A new study has found that drinking at least one can of soda per day may significantly increase the risk of cancer. Research conducted by the Johns Hopkins Bloomberg School of Public Health found that some caramel colorings in soda can produce 4-methylimidazole (4-MEI), a potential carcinogen.
The study, published online in the Public Library of Science journal PLOS One, noted that 44-58 percent of American adults typically consume at least one can of soda daily; these individuals have a higher risk of 4-MEI from soft drinks. In 2014, Consumers Reports published an analysis of 4-MEI concentrations among 110 different soft drinks. This study builds on that analysis, and researchers say that the risk of cancer may increase greatly with lifetime exposure to the substance.
“Soft drink consumers are being exposed to an avoidable and unnecessary cancer risk from an ingredient that is being added to these beverages simply for aesthetic purposes,” said Keeve Nachman, senior author of the study and director of the Food Production and Public Health Program at the CLF, according to Newsmax Health. “This unnecessary exposure poses a threat to public health and raises questions about the continued use of caramel coloring in soda.
Johns Hopkins researchers estimated population risks and cancer burden associated with 4-MEI exposure through soda using data population beverage consumption data from the National Health and Nutrition Examination Survey. Findings showed that 4-MEI levels can vary significantly across samples. This holds true even for the same type of beverage, said Tyler Smith, a program officer with the CLF. “For example, for diet colas, certain samples had higher or more variable levels of the compound, while other samples had very low concentrations,” Smith said, according to Newsmax Health. The study was not large enough make conclusions about brands, or recommend one over the other.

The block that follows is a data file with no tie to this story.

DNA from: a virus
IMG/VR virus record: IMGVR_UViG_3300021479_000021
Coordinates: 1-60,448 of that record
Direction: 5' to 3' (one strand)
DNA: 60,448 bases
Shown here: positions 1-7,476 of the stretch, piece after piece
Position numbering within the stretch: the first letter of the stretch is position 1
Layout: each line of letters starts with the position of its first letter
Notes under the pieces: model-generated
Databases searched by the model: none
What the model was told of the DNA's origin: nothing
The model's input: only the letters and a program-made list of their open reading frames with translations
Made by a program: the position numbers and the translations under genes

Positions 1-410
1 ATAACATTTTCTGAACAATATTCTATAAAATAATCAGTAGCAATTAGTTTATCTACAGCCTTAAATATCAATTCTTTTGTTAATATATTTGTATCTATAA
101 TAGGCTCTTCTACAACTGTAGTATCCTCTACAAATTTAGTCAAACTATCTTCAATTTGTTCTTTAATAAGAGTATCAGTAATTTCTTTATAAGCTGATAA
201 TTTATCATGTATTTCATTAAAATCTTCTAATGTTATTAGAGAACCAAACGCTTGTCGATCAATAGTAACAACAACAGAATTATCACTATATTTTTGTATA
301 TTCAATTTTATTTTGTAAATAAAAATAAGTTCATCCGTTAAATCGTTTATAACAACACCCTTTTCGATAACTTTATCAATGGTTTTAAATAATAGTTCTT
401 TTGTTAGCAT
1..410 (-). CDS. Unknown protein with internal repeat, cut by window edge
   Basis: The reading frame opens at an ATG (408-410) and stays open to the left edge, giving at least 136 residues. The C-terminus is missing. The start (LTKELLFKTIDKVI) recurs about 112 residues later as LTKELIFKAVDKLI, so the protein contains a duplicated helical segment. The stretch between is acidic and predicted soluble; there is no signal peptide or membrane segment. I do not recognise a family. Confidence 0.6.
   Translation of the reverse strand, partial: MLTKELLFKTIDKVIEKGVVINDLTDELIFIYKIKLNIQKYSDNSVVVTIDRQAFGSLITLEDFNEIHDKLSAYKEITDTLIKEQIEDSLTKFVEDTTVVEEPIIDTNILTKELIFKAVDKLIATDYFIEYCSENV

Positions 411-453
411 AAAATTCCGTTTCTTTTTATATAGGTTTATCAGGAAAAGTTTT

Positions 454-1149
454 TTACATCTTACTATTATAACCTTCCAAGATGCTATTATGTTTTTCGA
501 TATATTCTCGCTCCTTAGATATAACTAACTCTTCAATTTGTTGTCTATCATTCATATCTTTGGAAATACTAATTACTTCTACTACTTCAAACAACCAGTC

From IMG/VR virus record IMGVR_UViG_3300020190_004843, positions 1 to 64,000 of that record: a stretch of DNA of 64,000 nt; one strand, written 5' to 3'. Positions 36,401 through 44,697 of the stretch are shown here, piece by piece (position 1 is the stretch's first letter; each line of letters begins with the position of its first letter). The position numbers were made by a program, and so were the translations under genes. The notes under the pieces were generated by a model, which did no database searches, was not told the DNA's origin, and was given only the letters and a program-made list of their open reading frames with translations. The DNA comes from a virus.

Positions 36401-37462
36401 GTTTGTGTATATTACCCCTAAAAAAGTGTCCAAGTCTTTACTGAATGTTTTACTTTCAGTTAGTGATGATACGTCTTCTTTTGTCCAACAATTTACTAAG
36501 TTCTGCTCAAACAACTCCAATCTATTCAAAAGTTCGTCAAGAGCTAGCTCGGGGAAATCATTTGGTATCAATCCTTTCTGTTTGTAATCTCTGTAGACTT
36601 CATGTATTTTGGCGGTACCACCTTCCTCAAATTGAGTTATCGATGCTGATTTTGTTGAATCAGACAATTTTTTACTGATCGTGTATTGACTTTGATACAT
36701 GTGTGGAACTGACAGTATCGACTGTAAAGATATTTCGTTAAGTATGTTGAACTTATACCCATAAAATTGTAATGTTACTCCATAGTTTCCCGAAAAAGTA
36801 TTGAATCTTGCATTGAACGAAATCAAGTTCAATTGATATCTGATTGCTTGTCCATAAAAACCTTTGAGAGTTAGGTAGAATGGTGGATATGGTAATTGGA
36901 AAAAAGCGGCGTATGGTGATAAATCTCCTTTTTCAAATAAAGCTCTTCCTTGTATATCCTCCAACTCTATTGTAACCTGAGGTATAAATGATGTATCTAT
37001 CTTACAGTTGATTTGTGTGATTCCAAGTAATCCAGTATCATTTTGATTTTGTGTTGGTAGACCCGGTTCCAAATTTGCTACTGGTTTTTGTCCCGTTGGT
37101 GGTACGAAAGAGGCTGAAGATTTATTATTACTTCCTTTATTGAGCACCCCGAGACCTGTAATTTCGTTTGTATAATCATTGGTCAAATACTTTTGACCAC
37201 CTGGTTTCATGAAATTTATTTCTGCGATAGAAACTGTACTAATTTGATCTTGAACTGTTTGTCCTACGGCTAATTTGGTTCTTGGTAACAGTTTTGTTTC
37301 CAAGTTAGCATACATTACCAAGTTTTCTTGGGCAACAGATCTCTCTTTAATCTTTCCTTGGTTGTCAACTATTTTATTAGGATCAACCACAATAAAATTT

Last year, Consumer Reports petitioned the U.S. Food and Drug Administration (FDA) to set limits of 4-MEI levels in food or beverages. Currently, the federal government does not impose any on the potential carcinogen.
Urvashi Rangan, executive director for Consumer Reports’ Food and Safety Sustainability Center, said “This new analysis underscores our belief that people consume significant amounts of soda that unnecessarily elevate their risk of cancer over the course of a lifetime,” according to Newsmax Health. “We believe beverage makers and the government should take the steps needed to protect public health.”